Old town of Jounieh

Jounieh could be summarised as a collection of ill-assorted concrete shapes lining a motorway and littering a whole hillside. But in the old town of Jounieh, a lot of the lovely old buildings are being beautifully renovated.

old Jounieh still old



old Jounieh now new

And there’s a lot of work in progress.

renovation underway

A river runs through it

Driving around on the way to Baskinta we crossed this wonderful valley with its gentle terracing, the shining stream at the bottom, the footbridge over, and the stone hut underneath.

near Baskinta

footbridge in the valley

I’m sure if a troll lived here, he’d be the most good-natured troll around.

near Baskinta 2


Hard as nails

We thought we were quite brave going up in the cable car to Harissa with a baby. This tin bucket looks scarier.

harissa church

I can just imagine the soundtrack: Rj3a, rj3a!

These guys are just fearless.

harissa church construction

here am I sitting in a tin can

And here’s what they are working on. The modern church behind the monument-chapel is said to have been designed as a cross between a cedar and a Phoenician ship.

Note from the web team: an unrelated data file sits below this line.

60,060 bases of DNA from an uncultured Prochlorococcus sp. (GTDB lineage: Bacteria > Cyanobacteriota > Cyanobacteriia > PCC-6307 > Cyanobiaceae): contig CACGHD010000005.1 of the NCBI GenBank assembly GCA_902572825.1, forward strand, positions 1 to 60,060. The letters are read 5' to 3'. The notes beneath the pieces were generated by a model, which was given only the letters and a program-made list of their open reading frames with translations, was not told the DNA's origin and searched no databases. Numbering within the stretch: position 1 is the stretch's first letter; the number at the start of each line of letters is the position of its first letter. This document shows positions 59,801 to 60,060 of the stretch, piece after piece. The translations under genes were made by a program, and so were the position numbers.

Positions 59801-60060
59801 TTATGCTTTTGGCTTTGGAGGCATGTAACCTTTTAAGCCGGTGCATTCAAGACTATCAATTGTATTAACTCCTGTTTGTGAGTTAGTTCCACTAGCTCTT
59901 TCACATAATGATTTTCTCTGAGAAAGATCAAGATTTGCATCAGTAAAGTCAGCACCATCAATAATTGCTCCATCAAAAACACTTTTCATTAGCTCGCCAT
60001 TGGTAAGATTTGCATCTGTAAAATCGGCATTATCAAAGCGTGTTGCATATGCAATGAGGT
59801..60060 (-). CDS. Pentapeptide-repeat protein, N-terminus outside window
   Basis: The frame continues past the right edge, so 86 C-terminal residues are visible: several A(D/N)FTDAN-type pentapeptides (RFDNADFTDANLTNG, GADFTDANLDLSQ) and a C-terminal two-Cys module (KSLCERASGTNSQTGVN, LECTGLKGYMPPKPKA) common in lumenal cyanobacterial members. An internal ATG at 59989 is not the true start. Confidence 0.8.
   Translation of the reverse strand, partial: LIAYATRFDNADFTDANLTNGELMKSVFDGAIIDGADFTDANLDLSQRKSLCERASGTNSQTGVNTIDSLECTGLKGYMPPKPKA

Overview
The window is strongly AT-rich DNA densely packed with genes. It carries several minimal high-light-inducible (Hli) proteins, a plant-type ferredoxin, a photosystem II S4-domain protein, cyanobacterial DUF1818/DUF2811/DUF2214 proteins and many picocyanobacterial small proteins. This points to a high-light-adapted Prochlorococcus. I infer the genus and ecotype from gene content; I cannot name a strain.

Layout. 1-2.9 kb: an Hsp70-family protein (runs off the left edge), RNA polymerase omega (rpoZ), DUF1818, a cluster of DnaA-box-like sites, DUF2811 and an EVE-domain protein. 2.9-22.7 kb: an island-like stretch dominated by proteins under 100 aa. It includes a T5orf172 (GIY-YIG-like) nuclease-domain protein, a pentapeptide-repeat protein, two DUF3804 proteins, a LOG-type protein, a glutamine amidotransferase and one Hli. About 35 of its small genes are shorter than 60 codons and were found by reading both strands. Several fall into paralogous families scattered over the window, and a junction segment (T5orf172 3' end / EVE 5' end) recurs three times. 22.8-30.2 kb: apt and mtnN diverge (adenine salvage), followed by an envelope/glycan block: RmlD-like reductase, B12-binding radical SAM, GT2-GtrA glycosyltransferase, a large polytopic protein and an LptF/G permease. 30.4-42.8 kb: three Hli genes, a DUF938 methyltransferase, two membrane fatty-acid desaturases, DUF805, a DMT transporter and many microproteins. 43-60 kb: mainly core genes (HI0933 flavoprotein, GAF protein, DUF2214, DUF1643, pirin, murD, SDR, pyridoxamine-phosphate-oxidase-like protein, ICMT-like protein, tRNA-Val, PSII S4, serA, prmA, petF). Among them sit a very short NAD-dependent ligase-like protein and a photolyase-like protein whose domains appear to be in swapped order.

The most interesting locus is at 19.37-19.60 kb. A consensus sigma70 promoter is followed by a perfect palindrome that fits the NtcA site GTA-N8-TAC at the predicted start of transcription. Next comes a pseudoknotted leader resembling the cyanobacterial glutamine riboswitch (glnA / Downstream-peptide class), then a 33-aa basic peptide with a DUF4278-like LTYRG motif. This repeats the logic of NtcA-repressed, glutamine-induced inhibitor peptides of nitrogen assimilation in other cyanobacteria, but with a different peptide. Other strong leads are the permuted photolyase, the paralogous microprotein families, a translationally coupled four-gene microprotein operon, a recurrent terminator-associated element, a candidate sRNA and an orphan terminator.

modern church architecture

I'm floating in a most peculiar way

I guess the upside is that they have an even better view than us.

Harissa cable car

view from the cable car

Goodbye summer

Autumn moved in on the Levant with great aplomb last week. No hesitation, no second thoughts. Just gusty winds and earth-shaking thunderstorms. So I thought I’d take a moment to celebrate the tail end of the summer sun just a couple of weeks ago.

fishing off the Corniche, Beirut

fishing off the Corniche

Strictly speaking this was already autumn, but as it was warmer than most summers in my hometown, I can’t quite call it that.

cats on the coast, Corniche, Beirut

cats on the coast

Catnapping until the next catch comes in.

building up their tan, Corniche, Beirut

building up their tan

Off with the heavy boots and out with the magazine – these guys know how to let go of daily cares.

the little things, Corniche, Beirut

the little things

Although it only takes a few minutes to get to the Corniche from anywhere in Beirut, I’ve tagged this post “day trips“. You really could spend all day there, sharing the thrill of the tug on that hook, popping wheelies on a bike from the hire shop, and watching the broadest spectrum of diversity Lebanon has to offer.

There’s a great pastry shop opposite the Grand Café, Pâtisserie Ghazi Al Hallab & Fils, on the Raouche end, or you can get a slightly pricey lunch or dinner at Casablanca on the downtown end.